Corbyn backs university union’s call for “season of action”

Gary Younge and Jeremy Corbyn joined UCU activists at the meeting. Pic: Giannino Arrigoni

Goldsmiths’ University and College Union (UCU) activists called for a new season of action in response to education cuts at a meeting last Thursday.

Jeremy Corbyn, Islington North MP and ex-leader of the Labour party, as well as Manchester University Sociology professor Gary Younge were among the guest speakers.

“Students crippled by the system, ending fees and restoring grants for students is the priority,” Corbyn told ELL.

The meeting, which was organised by Goldsmiths UCU on October 6 and hosted in Goldsmiths Student Union, was attended by around 60 people including activists, politicians, students and teachers.

The main topics raised during the evening were staff cuts as part of Goldsmiths’ financial restructuring, together with the deterioration and marketisation of the education sector.

The speakers and attendees at the meeting also called for the reinstatement of the head and deputy head of the department of media and communications, Des Freedman and Gholam Khiabany, who were suspended by Goldsmiths’ Senior Management Team (SMT) in early July.

Banner in support of Des Freedman and Gholam Khiabany’s reinstatement Pic: Giannino Arrigoni

First to speak at the event was Goldsmiths student union president, Hafsa Haji, who addressed the struggles students and staff faced at the university.

Haji highlighted a shortage of staff following a series of redundancies, which she said severely affected grade releases and communication with students.

As a result, some students could not enroll with student finance, with some international students being affected to the point of failing to support their visa applications.

“Right now, students are facing no grades at all and this has nothing to do with the action short of strike (ASOS) organised by the union,” Haji said, referring to a marking boycott organised by the union.

Goldsmiths responded to the remarks by blaming this summer’s marking boycott for having a “knock-on effect” on grade releases.

“The marking and assessment boycott unfortunately had a clear impact on the release of students’ results. For example, the marks of 2,150 undergraduate students were delayed past the college’s July 22 release date because the boycott did not conclude until July 29,” a spokesperson for the university said.

The source said that all students had now received their results, with international and final-year students prioritised in the process.

The college has continued to defend the recovery programme it has launched in order to save £9 million in ongoing spend by the end of the 2022/23 financial year.

While £6 million has already been saved, the institute has stated that they aim to work with the community and staff unions to find how to secure the remainder of the money. The marking boycott was terminated as part of an agreement stipulated between the university and the union.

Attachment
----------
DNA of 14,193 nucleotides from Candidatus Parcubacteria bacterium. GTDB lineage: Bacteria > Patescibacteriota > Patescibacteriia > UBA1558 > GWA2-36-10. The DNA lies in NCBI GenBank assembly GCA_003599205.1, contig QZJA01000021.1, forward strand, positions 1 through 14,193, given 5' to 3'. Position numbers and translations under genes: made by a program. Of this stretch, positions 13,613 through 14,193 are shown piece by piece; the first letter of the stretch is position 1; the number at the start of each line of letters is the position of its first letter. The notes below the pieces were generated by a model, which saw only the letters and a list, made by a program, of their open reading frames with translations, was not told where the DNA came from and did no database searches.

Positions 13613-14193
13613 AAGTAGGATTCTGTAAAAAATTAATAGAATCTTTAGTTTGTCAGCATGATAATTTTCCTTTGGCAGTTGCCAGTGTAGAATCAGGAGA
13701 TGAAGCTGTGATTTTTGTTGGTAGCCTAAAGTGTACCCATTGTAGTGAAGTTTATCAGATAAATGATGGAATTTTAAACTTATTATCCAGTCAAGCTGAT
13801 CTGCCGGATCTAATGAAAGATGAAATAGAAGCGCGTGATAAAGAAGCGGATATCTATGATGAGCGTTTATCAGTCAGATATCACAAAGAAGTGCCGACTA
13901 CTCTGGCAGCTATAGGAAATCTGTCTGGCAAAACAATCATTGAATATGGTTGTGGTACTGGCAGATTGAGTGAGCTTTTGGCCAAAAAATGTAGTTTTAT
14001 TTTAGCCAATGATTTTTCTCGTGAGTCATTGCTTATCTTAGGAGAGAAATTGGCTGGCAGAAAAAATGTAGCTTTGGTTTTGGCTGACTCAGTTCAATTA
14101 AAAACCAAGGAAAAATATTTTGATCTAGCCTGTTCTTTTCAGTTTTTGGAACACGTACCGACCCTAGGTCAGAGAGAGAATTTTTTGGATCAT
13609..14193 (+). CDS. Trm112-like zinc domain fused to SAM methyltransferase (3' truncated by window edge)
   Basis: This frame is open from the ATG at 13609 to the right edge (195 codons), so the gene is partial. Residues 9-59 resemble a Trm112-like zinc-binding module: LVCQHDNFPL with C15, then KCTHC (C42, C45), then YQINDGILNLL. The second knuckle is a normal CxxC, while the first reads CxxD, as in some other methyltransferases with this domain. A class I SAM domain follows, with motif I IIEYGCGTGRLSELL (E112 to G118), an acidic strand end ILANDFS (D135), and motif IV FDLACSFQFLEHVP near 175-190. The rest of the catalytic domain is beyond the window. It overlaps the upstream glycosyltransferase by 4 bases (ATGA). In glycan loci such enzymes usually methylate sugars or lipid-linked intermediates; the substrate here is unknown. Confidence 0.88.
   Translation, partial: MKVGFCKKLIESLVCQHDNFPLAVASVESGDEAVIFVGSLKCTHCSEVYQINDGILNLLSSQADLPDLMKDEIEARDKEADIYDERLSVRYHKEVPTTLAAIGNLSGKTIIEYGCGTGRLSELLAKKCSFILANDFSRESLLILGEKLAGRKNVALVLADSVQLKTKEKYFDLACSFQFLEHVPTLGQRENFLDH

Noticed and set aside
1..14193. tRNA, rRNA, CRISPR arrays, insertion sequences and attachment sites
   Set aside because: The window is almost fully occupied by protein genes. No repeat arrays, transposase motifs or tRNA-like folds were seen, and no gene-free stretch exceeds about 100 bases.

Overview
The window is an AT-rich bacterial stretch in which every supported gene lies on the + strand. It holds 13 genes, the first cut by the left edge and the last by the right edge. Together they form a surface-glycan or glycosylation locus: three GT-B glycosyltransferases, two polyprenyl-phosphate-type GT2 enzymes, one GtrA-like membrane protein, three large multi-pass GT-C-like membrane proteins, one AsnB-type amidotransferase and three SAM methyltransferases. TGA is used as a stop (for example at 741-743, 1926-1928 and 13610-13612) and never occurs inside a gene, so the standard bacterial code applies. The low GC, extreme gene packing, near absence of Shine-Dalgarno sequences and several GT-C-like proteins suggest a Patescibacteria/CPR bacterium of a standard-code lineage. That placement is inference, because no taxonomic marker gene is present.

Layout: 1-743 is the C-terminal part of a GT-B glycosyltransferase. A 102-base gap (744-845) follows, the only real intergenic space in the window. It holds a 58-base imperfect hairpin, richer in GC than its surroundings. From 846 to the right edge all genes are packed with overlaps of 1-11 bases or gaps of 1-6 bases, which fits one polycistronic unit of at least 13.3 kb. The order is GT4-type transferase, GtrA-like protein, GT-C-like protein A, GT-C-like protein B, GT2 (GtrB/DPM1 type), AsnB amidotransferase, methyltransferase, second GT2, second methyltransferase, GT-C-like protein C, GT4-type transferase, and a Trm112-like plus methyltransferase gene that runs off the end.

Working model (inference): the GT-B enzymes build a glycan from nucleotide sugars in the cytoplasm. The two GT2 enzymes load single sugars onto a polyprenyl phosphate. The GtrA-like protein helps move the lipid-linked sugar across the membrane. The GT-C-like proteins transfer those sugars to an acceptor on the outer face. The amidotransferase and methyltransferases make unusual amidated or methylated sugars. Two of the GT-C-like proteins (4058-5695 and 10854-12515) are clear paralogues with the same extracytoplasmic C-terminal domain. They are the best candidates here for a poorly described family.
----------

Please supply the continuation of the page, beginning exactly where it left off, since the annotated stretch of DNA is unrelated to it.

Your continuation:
MP for Islington North Jeremy Corbyn Pic: Giannino Arrigoni

Corbyn, welcomed with cheers by the crowd, congratulated Goldsmiths’ students and staff for their persistence and courage during protests and strikes over the last few years.

“I want to say thank you for the solidarity shown by all the staff at Goldsmiths and the student body. You campaigned in a way that students understand – that their future, their wellbeing, their welfare is dependent on properly employed, properly paid, properly treated teaching staff. There is a unity of interests here. It shows an amazing fraternity between teachers and students”.

The flyer for Thursday’s meeting Pic: Goldsmiths UCU

He also reiterated the “requirement of very high participation” for the success of any union action and the importance of voting in the upcoming trade union ballots for the approval of strikes. “In fact, abstention counts as a no,” Corbyn added.

Labour councillor for New Cross, Aisha Malik-Smith, stressed the importance of getting involved and supporting protesters and upcoming strikes.

Jeremy Corbyn speaking to ELL Pic: Giannino Arrigoni

“Students are being ripped off, single parents, railways workers, nurses, the hospitality, Deliveroo riders, anyone who has not been paid in line with inflation in the past 30 years by CEOs and shareholders of sort is being ripped off, but we are the many and they are the few,” she said.

Gary Younge, journalist and professor of Sociology at the University of Manchester, also gave a speech highlighting the importance of unions.

“This is not just about lecturers, this is not just about doctor and nurses, this is not just about the RMT (National Union of Rail and Maritime Transport workers), it’s about the kind of society we want to live in and whether we are prepared to fight for it,” he said.

Corbyn spoke to Eastlondonlines, outlining his education policy ideas.

“To me, the priority is ending student fees and restoring grants for students to study, otherwise we end up loading people with massive debt. And also, change the direction of our primary and secondary schools away from excessive testing for a much more inclusive learning”.

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